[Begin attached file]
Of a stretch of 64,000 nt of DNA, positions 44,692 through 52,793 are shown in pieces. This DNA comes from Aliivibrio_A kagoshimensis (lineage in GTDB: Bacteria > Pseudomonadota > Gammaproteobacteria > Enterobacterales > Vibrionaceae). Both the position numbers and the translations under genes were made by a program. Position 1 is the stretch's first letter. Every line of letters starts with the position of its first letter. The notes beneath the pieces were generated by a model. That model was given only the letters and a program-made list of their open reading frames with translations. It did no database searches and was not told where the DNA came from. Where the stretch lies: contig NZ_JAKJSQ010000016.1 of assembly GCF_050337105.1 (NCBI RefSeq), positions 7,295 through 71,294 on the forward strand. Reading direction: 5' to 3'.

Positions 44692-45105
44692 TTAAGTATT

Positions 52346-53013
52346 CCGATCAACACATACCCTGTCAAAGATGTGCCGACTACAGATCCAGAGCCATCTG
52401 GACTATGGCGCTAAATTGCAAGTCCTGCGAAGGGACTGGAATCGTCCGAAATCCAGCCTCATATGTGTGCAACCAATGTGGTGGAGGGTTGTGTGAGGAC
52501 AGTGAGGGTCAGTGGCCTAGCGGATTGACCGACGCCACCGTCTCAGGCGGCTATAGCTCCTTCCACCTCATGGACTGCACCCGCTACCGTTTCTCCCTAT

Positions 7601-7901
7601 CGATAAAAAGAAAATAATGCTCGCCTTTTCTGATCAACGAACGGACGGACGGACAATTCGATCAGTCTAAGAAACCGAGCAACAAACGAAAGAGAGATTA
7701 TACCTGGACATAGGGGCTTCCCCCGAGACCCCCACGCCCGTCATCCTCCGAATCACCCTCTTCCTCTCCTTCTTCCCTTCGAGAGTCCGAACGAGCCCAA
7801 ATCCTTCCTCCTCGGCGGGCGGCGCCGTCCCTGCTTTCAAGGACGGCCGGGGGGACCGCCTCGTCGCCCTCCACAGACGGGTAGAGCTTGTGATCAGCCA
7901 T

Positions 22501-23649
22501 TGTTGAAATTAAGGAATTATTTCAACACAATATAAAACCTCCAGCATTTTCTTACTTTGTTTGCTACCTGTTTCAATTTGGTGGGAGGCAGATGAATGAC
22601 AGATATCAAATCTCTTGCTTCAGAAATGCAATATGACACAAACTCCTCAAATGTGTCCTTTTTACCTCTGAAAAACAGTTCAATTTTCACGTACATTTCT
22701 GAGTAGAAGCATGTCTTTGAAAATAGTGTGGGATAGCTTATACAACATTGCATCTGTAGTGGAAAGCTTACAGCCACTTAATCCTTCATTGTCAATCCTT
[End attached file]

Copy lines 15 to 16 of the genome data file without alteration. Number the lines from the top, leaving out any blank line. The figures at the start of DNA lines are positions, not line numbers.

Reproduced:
22601 AGATATCAAATCTCTTGCTTCAGAAATGCAATATGACACAAACTCCTCAAATGTGTCCTTTTTACCTCTGAAAAACAGTTCAATTTTCACGTACATTTCT
22701 GAGTAGAAGCATGTCTTTGAAAATAGTGTGGGATAGCTTATACAACATTGCATCTGTAGTGGAAAGCTTACAGCCACTTAATCCTTCATTGTCAATCCTT